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1

Check out PGDSpider. The inputs and outputs table indicates that it supports conversion between FASTA and FSTAT formats, among many others.


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The PRANK and PAGAN algorithms have both come out of the Loytynoja lab in Finnland, and are stirring up the pot a bit. They use inferred phylogenetic relationships as a parameter, and tend to yield a much more 'gappy' alignment, supposedly due to more accurate handling of indels. For easy alignments the method doesn't matter so much, but if the sequences are ...


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I wouldn't expect different methods to give the same results. Further, why are you even testing non-normalized datasets, the results of that are completely and utterly useless for any purpose other than showing that normalization is important. In addition, an T-test is a special case of an ANOVA (and of course limma is itself using a moderated T-test, though ...


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You've picked a fascinating and very important organism to study. Unfortunately there are many many steps with many software packages that you'll need and each next step will depend on what you find making any particular tutorial nigh on pointless. I'm sorry to say that I don't think anyone will dump an entire project proposal or workflow as an answer. I'll ...


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There are couple of them. First if you want to sequence analysis basic packages are : http://www.bioconductor.org/help/workflows/high-throughput-sequencing/ Also, Maqweb seems promising. http://maqweb.sourceforge.net


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You can try this: BLAST each sequence to every other sequence (pairwise). Every alignment (with some defined cutoff) denotes a connection. Map all connections. If a sequence is connected to some other directly or indirectly, it falls in a group. Put all the sequences that seq1 aligns to, in Group-1, then go to the alignments of these sequences; put all ...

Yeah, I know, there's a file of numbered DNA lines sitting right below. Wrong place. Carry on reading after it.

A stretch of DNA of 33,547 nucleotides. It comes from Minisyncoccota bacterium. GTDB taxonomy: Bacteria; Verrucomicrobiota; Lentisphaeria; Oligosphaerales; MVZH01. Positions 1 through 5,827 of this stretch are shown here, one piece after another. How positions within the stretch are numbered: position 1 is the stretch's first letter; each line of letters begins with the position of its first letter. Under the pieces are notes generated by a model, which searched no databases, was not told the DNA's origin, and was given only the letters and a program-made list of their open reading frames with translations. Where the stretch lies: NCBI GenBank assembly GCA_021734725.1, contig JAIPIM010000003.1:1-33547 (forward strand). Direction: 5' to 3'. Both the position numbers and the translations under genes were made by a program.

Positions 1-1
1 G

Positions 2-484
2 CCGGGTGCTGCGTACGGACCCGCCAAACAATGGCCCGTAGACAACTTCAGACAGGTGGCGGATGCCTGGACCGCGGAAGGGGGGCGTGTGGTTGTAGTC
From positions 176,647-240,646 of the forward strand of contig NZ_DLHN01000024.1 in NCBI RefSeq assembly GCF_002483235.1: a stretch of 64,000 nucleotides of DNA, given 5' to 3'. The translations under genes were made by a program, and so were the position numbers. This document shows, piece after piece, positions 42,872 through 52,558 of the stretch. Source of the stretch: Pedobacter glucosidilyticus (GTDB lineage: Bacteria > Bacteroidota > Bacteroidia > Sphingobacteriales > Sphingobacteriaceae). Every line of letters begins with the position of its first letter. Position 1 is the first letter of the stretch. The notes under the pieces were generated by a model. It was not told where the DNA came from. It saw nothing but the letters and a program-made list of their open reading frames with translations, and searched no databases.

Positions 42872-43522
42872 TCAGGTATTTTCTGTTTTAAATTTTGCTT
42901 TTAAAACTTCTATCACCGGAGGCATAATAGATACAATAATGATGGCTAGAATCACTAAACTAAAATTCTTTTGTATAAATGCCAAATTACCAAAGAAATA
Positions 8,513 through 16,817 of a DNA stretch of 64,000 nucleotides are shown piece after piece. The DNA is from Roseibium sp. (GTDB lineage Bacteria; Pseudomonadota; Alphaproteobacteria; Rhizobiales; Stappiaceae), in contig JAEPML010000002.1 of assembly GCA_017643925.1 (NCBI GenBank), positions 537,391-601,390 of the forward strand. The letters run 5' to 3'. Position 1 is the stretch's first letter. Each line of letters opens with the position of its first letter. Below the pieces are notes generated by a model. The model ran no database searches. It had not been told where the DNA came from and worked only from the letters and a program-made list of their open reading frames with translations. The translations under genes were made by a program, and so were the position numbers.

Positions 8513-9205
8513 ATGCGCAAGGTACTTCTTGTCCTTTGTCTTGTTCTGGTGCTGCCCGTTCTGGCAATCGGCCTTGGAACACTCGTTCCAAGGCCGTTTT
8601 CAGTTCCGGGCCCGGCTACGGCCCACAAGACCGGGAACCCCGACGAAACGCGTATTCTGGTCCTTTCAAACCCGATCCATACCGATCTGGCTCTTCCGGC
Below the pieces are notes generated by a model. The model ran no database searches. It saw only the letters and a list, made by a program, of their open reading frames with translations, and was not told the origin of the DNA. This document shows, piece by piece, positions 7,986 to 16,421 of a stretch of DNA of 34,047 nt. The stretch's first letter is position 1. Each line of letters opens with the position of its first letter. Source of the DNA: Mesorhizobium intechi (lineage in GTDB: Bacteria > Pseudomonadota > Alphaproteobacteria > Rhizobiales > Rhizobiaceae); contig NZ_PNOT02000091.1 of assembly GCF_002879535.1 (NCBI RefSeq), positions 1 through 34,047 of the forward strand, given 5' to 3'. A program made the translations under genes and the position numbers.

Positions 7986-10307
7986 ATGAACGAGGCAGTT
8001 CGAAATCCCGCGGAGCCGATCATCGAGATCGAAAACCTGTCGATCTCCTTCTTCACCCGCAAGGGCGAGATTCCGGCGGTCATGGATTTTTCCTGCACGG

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Do you really need BLAST? That is, are the sequences different enough from each other that you need an algorithm that looks for large differences between them? Maybe you could use something like Phrap, which should put together contigs for you, if the sequences which should go together are very close to identical.


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I'm not clear what "Locus", "Main locus", and "IGMT group" mean here exactly. Specifically, what is the difference between "Locus" and "Main locus"? From the same site: A locus is a set of IG or TR genes that are ordered and are localized in a same chromosomal location, in a given species. […] A locus comprises the genes of different ...


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IMO irrespective of country and level (undergrad/Masters), if you can run a job on a High Performance Computing cluster or a supercomputer, you should mention that on your resume. And sure, you can use that in your statement, especially given the fact that not many have access to it, you had the rare opportunity and made full use of it. In my experience, I ...


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None of them is integrase: P12497 Protein Gag-Pol polyprotein Gene gag-pol Organism Human immunodeficiency virus type 1 group M subtype B (isolate NY5) (HIV-1) P14350 Protein Pro-Pol polyprotein Gene pol Organism Human spumaretrovirus (SFVcpz(hu)) (Human foamy virus) Even if you meant the integrase product of the polyprotein, the ...



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